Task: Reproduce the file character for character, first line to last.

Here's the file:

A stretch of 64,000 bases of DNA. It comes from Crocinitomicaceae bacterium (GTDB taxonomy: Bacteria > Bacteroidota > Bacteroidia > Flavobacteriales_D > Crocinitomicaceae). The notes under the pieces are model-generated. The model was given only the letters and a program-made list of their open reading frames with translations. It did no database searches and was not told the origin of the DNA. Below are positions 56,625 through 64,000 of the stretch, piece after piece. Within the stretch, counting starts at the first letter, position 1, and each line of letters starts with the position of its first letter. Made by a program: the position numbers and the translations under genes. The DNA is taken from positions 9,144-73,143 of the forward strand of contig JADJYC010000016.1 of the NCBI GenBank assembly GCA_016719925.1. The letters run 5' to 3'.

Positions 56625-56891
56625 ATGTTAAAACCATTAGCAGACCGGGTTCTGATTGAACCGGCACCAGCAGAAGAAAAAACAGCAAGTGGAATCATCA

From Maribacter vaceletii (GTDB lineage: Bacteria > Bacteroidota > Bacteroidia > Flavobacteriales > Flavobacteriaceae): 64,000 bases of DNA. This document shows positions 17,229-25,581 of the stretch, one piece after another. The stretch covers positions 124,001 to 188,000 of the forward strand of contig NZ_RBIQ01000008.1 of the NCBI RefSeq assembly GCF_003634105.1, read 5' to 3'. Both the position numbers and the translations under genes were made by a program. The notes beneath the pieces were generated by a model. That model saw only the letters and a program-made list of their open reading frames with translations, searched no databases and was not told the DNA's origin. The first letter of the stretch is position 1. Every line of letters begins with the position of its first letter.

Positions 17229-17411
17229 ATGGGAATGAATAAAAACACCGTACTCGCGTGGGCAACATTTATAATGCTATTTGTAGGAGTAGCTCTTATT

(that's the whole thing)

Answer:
A stretch of 64,000 bases of DNA. It comes from Crocinitomicaceae bacterium (GTDB taxonomy: Bacteria > Bacteroidota > Bacteroidia > Flavobacteriales_D > Crocinitomicaceae). The notes under the pieces are model-generated. The model was given only the letters and a program-made list of their open reading frames with translations. It did no database searches and was not told the origin of the DNA. Below are positions 56,625 through 64,000 of the stretch, piece after piece. Within the stretch, counting starts at the first letter, position 1, and each line of letters starts with the position of its first letter. Made by a program: the position numbers and the translations under genes. The DNA is taken from positions 9,144-73,143 of the forward strand of contig JADJYC010000016.1 of the NCBI GenBank assembly GCA_016719925.1. The letters run 5' to 3'.

Positions 56625-56891
56625 ATGTTAAAACCATTAGCAGACCGGGTTCTGATTGAACCGGCACCAGCAGAAGAAAAAACAGCAAGTGGAATCATCA

From Maribacter vaceletii (GTDB lineage: Bacteria > Bacteroidota > Bacteroidia > Flavobacteriales > Flavobacteriaceae): 64,000 bases of DNA. This document shows positions 17,229-25,581 of the stretch, one piece after another. The stretch covers positions 124,001 to 188,000 of the forward strand of contig NZ_RBIQ01000008.1 of the NCBI RefSeq assembly GCF_003634105.1, read 5' to 3'. Both the position numbers and the translations under genes were made by a program. The notes beneath the pieces were generated by a model. That model saw only the letters and a program-made list of their open reading frames with translations, searched no databases and was not told the DNA's origin. The first letter of the stretch is position 1. Every line of letters begins with the position of its first letter.

Positions 17229-17411
17229 ATGGGAATGAATAAAAACACCGTACTCGCGTGGGCAACATTTATAATGCTATTTGTAGGAGTAGCTCTTATT